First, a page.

So SFAN’s mission is to unlock the potential of these young geniuses by helping them turn their passion into business and fulfilling careers.
From that humble beginning, SFAN has made tremendous strides in becoming Ghana’s leading education social enterprise. The company raised the highest pre-seed capital by an edtech startup in Ghana, has been selected among organizations shaping the future of work in Africa, and was recently featured on New York Times Square.
3. What’s your target for SFAN?
My target for SFAN is to be the top-of-mind education-to-employment and entrepreneurship development edtech in Africa.
We want to raise the next generation of African leaders that will spur the most impactful economic renaissance the world has ever seen.
Our target audience represents 60% of Africa’s population, with a market opportunity of over $130 billion, and this number will keep growing. Studies have shown that by 2030, 75% of all people under 35 will be African. Our goal is to create frameworks that can help this target audience live to their best potential and excel in life.
4. What’s SFAN’s reach?
Our social impressions and digital presence has reached over 30 million people globally. But in more concrete terms, SFAN has created over 1000 jobs and business opportunities. Our ReadyforWork platform, which we’ve been told is the first of its kind on the continent, uses intelligent technologies to help entry-level job seekers and early-career professionals upskill and future-proof their careers with in-demand digital skills and give businesses access to diverse, less-expensive emerging talent pipelines.
The platform provides cutting-edge education and tools to help users learn in-demand digital skills and be seen as of higher value when looking for gainful and meaningful work. We just completed our 5th cohort, and although we only have a physical office in Accra, our students come from different parts of Africa, especially Nigeria. Our plan for 2023 is to establish a physical presence in Nigeria.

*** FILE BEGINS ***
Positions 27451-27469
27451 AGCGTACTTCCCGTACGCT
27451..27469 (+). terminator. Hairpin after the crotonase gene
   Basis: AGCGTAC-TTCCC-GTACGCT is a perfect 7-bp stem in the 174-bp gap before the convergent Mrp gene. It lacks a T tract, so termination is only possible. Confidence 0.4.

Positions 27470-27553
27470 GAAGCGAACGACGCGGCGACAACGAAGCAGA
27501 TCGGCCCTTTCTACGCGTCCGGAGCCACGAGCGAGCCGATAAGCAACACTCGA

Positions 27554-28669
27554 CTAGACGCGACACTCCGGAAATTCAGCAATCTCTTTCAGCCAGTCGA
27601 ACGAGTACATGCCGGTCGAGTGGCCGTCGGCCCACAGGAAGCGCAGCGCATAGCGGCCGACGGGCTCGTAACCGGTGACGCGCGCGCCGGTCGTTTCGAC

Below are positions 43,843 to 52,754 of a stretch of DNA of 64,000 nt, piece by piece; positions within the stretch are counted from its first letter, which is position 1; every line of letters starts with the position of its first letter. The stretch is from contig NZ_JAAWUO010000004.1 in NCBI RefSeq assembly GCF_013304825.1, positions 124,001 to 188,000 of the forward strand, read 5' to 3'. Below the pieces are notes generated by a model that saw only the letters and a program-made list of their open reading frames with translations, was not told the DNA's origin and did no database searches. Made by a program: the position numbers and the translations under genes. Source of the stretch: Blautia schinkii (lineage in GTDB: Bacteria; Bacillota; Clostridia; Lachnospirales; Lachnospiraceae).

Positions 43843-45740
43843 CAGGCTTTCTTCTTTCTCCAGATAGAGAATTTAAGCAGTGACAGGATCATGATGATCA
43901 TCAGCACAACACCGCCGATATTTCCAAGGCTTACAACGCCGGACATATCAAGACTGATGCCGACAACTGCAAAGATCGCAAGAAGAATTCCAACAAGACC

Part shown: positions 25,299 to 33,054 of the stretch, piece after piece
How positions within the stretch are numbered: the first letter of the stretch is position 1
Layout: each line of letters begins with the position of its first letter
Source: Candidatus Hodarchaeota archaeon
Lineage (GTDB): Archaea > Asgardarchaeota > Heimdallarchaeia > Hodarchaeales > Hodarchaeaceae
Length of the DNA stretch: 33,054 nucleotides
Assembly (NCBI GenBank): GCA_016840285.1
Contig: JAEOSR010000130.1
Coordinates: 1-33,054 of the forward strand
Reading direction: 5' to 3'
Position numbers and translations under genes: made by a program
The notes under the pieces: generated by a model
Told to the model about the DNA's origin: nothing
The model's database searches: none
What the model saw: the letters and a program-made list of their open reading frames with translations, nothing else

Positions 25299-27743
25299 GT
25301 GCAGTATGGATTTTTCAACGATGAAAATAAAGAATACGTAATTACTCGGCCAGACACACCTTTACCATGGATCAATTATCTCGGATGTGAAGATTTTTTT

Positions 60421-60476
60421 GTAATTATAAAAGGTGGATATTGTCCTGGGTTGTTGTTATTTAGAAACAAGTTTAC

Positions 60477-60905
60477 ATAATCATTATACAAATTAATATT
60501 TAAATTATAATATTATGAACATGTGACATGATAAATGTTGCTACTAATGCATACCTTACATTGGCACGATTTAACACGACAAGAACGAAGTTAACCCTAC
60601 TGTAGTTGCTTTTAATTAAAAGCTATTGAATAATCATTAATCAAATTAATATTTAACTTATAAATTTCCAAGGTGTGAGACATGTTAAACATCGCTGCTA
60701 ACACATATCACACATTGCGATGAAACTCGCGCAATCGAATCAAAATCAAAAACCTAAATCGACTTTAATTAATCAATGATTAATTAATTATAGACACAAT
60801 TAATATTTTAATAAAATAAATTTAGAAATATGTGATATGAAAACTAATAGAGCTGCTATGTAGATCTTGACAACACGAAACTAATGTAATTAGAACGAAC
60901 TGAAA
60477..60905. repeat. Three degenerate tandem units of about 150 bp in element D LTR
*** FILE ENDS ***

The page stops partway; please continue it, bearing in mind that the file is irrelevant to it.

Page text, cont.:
5. What advice do you to budding entrepreneurs?
In my recent book Breaking The Limits, I shared an extensive detail of my journey and the painful experience of surviving the barren moments of building SFAN. I’ll say readers who wish to build a venture on the continent should get that book as it’ll guide them through the foundational principles of creating a purposeful career.
Motivation to solve a challenge is great. But motivation is often fickle. It does not last forever. Beyond motivation, you need purpose and skill – and if you don’t have the latter, you must be able to recruit for it. But ultimately, I will say that faith in God will be your best anchor. In times of hardship and struggle, in those lonely nights of overwhelming pressure in finding product-market fit, God can give you comfort and hope to keep going. He can show you things others don’t see.
Wrapping up …
The Milestone Makers program by the Nasdaq Entrepreneurship Center highlights entrepreneurs who have met their predetermined milestones. After reading innov8tiv’s interview with Tom-Chris above, you will agree with Nasdaq’s Milestone Makers program’s merit of highlighting Tom-Chris Emewulu at the New York Times Square; alongside other disruptive entrepreneurs for this year.
You can follow Tom-Chris on his social media handles:
You can also keep up with developments at SFAN and Ready For Work on the following social media accounts: